"I do not swim."
Dirty trick springing the kanji on us after it has been written purely in hiragana in every other context (including this one for the wrong answer).
Not only that, why the informal form too? We mostly use the -masu or desu forms of verbs and adjectives at this point.
I agree, but I could guess the kanji was used for "swim" as it looks similar to 水 (みず) water
If it weren't for a certain unsavoury meme, I wouldn't know what boku means either.
Agree- this came up in the practice, not new materials and these kanji haven't really made an appearance before. Also kind of random to use "boku" rather than "watashi".
泳ぐ is a u verb, this means we have to replace the u-vowel sound with the a-vowel equivalent. So instead of ぐ use が and attach ない at the end: 泳がない。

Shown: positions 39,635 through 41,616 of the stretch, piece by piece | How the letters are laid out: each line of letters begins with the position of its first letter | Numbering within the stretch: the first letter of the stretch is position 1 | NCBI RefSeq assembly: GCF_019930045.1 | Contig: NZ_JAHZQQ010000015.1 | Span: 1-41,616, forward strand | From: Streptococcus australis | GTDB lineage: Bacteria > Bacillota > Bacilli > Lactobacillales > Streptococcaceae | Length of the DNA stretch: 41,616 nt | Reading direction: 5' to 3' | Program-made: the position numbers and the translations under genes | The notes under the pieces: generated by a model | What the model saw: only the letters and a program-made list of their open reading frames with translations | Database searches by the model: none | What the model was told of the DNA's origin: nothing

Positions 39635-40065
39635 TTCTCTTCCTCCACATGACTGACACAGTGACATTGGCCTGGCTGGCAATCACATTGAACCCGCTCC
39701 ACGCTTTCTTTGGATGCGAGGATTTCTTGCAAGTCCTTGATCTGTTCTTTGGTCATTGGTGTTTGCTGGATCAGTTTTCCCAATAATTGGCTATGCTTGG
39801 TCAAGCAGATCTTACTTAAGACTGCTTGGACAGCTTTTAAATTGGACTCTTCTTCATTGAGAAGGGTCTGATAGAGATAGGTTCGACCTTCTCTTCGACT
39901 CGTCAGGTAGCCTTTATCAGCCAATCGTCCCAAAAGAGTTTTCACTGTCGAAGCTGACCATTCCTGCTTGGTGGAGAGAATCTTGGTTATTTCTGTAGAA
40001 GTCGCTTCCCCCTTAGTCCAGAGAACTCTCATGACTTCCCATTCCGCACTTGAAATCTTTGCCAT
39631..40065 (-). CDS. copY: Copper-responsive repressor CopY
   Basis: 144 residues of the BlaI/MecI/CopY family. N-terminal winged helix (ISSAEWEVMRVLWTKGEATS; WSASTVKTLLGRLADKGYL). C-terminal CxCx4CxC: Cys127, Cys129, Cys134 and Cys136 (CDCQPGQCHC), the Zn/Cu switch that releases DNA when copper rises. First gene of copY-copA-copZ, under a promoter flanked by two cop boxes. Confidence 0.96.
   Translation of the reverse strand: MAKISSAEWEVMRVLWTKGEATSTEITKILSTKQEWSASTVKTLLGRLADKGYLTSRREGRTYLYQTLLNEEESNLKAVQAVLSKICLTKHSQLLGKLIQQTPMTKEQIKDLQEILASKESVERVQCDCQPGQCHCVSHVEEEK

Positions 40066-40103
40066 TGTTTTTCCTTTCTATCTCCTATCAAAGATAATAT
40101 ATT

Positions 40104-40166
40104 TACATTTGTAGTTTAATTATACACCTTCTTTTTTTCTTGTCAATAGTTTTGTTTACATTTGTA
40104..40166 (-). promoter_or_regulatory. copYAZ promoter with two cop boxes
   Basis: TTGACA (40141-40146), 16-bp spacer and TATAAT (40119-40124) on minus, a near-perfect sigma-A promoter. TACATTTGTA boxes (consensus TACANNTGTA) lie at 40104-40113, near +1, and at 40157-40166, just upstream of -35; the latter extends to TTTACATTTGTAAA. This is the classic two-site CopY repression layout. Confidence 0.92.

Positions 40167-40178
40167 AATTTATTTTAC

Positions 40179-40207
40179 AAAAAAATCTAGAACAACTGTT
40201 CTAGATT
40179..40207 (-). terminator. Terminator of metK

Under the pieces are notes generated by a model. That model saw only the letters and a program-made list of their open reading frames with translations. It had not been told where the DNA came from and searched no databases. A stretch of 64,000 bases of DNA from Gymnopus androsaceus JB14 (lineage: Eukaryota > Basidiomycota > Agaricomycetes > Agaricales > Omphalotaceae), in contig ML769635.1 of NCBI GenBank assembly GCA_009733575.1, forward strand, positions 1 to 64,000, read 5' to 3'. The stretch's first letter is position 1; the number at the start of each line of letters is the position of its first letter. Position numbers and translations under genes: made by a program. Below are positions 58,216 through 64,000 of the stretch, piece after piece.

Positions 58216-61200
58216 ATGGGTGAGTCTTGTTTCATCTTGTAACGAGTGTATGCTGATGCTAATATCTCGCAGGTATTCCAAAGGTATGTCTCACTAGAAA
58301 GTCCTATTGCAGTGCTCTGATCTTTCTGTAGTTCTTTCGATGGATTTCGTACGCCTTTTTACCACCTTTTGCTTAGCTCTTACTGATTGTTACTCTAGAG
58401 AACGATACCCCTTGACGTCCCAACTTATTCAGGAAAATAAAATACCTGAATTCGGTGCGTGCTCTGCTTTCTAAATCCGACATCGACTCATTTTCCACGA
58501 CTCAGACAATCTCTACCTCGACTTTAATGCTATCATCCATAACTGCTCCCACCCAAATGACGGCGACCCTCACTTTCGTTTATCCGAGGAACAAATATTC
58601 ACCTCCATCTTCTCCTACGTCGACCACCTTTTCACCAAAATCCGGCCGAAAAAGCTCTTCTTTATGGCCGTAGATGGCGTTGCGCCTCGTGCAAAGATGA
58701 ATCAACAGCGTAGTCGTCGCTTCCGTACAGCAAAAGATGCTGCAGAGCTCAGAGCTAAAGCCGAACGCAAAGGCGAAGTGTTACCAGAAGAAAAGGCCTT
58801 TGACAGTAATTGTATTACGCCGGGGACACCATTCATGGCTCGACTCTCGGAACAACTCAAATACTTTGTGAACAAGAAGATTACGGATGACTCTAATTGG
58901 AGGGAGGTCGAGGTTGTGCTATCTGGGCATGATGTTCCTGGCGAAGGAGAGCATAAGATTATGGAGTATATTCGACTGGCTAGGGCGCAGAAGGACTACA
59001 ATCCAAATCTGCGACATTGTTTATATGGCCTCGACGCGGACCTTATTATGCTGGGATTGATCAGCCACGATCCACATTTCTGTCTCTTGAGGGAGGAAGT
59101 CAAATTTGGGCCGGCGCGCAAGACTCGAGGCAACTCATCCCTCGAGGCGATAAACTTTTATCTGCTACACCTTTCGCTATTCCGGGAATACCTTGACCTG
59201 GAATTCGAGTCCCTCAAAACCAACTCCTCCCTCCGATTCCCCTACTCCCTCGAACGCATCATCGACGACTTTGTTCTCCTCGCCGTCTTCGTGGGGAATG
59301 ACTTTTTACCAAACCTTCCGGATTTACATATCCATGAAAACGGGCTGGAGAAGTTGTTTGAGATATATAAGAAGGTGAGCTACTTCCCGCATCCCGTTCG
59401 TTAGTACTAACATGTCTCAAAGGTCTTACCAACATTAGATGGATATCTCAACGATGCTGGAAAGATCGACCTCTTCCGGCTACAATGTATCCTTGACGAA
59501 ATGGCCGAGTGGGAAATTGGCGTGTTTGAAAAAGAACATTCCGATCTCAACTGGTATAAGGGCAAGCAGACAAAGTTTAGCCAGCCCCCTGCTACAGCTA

Could someone explain the breakdown of this form please: 僕は泳ぎない It all appears brand new to me. I worked out 泳ぎ to be swim but the rest appear as new kanji and phrasing to what I've previously learnt up to this point. I've only seen "I do not..." as the form "...ません" so far. Thanks
僕 is ぼく, an informal way of 私 「わたし」. ない is an informal negation, the hole 泳がない is the form of the verb in the negative informal way, 泳ぎません is the formal way. You can check on a dictionary app 「じしょ 辞書」like Takaboto to see the correct ways to use a verb.
Isnt boku suppose to emphazie that you are a boy? If so why would it introduce it to us?
This hasn't been asked but I was taught in basic Japanese class that swimming is しいえい so why およぎ here?
すいえい Г水泳」、not しいえい、 refers to the noun swimming. およぐ「泳ぐ」 refers to the verb to swim.